Two members of the LSU Tigers Marching Band won the Fourth Annual LSU Elevator Pitch Night competition on Wednesday evening for their invention that enables band members, while marching, to read music from smart devices instead of old-fashioned flip books.
Daniel Wendt, the Tiger band’s drum major, and Garrett Kessling, a saxophonist, are the co-founders of Tonal Innovation, which created the E-Flip in the LSU Student Incubator two years ago.
The product is a small, adjustable apparatus that attaches to marching band instruments and holds smart devices like tablets and iPhones. Reading music from smart devices instead of bulky paper books is easier for musicians because they don’t have to flip pages or deal with the glare created by the plastic coverings on paper flip books.
The LSU Student Incubator has been working with Wendt and Kessling on developing their product since they first conceived the idea. The partners used the incubator’s engineering services to design the E-Flip, printed it with the incubator’s 3-D printer and worked with advisers to have prototypes manufactured in China.
“Last week they got the first prototype they’re really happy with, and they’re looking to place their first order within the month,” says Kenny Anderson, manager of the LSU Student Incubator.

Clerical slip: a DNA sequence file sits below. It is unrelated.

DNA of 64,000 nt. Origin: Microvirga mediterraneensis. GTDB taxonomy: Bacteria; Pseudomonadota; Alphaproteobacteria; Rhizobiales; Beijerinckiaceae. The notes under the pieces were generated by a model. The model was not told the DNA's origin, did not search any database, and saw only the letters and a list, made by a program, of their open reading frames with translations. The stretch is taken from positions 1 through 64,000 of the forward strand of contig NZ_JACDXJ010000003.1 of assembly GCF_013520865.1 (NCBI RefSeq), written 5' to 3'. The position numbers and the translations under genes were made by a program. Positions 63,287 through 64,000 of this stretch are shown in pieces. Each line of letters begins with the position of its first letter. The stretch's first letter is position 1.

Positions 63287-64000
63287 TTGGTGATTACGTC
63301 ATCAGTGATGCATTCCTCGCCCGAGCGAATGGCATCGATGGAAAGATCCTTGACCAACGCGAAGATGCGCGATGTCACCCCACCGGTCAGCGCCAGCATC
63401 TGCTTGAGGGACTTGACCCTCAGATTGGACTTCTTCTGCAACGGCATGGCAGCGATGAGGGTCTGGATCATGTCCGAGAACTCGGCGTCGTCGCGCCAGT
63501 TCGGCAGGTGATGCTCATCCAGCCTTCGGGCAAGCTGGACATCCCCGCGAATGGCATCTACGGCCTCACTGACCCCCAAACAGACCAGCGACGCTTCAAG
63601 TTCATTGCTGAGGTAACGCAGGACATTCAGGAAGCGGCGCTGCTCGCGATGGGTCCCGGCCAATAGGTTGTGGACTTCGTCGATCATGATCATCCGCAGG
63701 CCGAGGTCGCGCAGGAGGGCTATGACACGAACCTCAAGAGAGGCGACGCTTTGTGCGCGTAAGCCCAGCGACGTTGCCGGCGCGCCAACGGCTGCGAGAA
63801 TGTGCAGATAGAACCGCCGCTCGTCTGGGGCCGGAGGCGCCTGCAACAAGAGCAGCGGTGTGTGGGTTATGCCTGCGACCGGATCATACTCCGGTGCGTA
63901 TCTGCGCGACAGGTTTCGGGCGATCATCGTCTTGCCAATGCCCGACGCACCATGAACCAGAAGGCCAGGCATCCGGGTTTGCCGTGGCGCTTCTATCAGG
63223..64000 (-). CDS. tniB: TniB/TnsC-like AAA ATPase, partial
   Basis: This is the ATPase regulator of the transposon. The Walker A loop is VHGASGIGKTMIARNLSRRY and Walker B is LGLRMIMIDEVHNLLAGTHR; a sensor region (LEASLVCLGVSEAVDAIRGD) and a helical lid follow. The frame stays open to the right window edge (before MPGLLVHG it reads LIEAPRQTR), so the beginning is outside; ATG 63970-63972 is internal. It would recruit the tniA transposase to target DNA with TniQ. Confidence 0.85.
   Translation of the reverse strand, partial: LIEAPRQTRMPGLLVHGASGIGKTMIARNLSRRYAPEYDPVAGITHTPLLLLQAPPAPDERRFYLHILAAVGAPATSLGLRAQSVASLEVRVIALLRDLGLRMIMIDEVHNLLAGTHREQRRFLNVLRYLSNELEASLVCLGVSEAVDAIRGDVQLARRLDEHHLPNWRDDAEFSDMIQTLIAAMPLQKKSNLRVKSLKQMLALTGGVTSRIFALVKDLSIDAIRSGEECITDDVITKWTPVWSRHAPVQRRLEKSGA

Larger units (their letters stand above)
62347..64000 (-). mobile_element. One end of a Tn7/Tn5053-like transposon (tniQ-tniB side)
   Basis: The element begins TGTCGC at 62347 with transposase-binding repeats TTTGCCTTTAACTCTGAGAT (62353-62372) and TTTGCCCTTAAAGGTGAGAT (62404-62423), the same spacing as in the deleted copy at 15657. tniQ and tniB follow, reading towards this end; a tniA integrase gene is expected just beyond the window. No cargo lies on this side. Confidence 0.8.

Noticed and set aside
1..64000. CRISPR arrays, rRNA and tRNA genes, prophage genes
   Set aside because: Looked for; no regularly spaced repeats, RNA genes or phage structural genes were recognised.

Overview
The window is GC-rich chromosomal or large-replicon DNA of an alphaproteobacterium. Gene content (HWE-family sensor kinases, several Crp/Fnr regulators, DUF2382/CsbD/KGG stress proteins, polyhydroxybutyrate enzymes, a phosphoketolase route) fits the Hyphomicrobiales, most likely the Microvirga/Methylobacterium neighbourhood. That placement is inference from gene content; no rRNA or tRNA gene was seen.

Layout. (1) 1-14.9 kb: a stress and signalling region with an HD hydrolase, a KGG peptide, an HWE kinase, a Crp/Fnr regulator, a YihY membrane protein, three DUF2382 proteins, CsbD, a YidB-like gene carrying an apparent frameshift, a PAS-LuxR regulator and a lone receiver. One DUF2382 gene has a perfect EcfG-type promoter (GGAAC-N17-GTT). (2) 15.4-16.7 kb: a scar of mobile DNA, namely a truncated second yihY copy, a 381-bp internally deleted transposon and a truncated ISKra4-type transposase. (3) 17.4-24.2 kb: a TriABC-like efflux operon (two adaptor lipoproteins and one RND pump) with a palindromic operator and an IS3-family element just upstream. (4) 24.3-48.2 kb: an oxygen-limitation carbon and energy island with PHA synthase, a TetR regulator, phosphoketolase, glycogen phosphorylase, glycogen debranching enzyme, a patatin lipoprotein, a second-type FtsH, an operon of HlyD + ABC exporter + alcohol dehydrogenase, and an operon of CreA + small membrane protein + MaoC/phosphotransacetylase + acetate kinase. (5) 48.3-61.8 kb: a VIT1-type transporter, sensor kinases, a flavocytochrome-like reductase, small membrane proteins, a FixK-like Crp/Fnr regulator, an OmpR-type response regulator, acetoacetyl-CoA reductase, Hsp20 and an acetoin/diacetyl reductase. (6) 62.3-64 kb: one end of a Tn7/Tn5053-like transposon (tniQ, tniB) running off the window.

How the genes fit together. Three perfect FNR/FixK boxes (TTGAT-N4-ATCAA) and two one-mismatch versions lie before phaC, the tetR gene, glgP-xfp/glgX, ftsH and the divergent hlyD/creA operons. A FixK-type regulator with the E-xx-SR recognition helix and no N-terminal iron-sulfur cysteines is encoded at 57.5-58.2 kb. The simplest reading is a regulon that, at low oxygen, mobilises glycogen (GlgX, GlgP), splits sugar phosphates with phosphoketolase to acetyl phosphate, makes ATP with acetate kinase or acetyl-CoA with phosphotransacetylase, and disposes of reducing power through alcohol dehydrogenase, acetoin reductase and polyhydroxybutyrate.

The competition’s second-place winner was Joe Steiner, a medical physics doctoral candidate, who designed a device to screen for prostate cancer that lowers the rate of false positive screenings. Third place went to Kiara Littlejohn and Calvin Montgomery, who created a student-centered cleaning service, KC’s Cleaning Cavalry.
Some 20 groups competed before a three-judge panel in the pitch night competition, which gives students real-life entrepreneurial experience. Half the groups received high scores of 90 or better and Tonal Innovation scored 108, which Anderson says indicates the event has become more sophisticated each year.
“It was definitely our best yet,” he says. “The students were well prepared and had practiced and timed themselves.”
Winning teams could choose among three prizes: a free year of tenancy in the incubator, an Apple Watch or $100.
The pitch competition at LSU was held in advance of Baton Rouge Entrepreneurship Week, which is now in its fifth year and will take place next week. The weeklong celebration of all things entrepreneurial is annually held in conjunction with Global Entrepreneurship Week. Local events include a mix of pitch competitions, national keynote addresses, educational programs, panel discussions, networking events and opportunities for angel investors to see new businesses. See the complete lineup of BREW events.